The Case for Sadness
The other day, I saw in the gallup poll that only 32.3% of Americans consider themselves to be engaged in their work. Shortly thereafter, someone of Facebook posted that about a third of Americans consider themselves very happy. Given how happiness-conscious our culture is, I wondered if those two statistics might be related. And the answer is a definite maybe. Because research has shown that too much happiness can be bad for you.
I guess if you stop to think about it, the findings make sense. Our emotions make us change our behavior. So, for example, if you are not satisfied with your career (if you’re unhappy with where you are), you are likely to make a change: be it switching fields or promoting. On the other hand, if you are perfectly happy where you are, you are not likely to move at all—and that may, in the end, make you unhappy.
Sadness, on the other hand, can actually be good for you. It can increase your motivation, improve your memory, make you a better judge of people and situations and can even improve your social interactions. In other words, sadness can (in the long run) make you happy.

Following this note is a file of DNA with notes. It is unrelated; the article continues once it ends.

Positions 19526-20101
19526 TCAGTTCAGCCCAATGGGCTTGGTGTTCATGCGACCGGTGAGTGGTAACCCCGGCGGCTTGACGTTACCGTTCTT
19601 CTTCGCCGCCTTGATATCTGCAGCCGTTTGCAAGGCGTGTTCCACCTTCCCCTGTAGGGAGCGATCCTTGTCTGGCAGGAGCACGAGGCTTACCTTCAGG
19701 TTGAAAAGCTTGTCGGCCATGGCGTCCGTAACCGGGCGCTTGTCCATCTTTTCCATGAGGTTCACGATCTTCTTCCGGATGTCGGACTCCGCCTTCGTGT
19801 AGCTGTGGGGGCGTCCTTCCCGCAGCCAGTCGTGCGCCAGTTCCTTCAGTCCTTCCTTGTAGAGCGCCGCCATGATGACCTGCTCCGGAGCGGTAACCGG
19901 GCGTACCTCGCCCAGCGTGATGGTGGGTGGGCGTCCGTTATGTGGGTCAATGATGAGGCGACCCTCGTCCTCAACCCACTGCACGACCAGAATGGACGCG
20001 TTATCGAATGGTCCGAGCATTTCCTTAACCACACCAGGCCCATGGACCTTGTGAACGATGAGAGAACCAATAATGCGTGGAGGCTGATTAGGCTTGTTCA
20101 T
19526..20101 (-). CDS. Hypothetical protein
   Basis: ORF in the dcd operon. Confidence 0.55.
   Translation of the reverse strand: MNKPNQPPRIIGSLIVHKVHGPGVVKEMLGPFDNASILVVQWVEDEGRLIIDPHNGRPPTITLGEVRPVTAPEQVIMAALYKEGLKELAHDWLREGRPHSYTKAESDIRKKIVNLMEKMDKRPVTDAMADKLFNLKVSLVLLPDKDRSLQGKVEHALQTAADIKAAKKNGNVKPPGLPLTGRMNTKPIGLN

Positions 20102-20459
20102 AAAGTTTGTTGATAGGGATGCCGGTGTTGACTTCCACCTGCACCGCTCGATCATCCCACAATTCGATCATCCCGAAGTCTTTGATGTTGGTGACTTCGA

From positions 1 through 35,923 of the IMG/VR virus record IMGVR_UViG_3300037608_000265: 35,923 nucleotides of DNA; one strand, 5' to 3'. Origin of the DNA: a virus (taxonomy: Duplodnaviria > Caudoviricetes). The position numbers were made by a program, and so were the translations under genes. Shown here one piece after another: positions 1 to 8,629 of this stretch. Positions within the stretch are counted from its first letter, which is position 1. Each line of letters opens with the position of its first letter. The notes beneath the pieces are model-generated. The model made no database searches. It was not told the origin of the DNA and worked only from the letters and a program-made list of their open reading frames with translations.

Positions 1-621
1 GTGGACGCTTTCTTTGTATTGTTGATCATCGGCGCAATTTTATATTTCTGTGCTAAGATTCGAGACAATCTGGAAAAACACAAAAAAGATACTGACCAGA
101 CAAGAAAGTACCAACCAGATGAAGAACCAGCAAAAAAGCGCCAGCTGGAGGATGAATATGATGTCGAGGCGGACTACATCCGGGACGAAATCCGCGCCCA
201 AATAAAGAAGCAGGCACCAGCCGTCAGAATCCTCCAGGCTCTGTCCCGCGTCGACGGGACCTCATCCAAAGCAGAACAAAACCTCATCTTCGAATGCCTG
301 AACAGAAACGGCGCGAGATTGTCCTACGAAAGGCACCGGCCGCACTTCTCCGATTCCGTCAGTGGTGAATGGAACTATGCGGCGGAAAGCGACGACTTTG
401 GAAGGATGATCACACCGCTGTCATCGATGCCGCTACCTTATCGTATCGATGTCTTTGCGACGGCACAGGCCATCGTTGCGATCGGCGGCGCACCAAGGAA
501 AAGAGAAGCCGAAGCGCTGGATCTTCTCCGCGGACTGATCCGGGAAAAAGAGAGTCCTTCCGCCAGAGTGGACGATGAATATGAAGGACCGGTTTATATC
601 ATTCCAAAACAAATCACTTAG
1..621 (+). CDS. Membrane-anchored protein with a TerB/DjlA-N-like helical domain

What’s more, what people often consider to be sadness is often just people being introverted as Susan Cain explains in her Quiet: The Power of Introverts in a World that Can’t Stop Talking. Introverts are people who gain energy from being alone; s extroverts are people who gain energy from being with other people. In a fundamentally extroverted culture people who need alone-time, are often called depressed or sad or shy. We’re none of the above; we just need time to recharge.
So next time you see some advertisement for a retreat that’s guaranteed to make you happy, as yourself do you really need it? Or do you just need a vacation? Say, someplace like here:
Much to this. I read where a swarm of locusts are really just grasshoppers with high serotonin levels. Consider that a moment!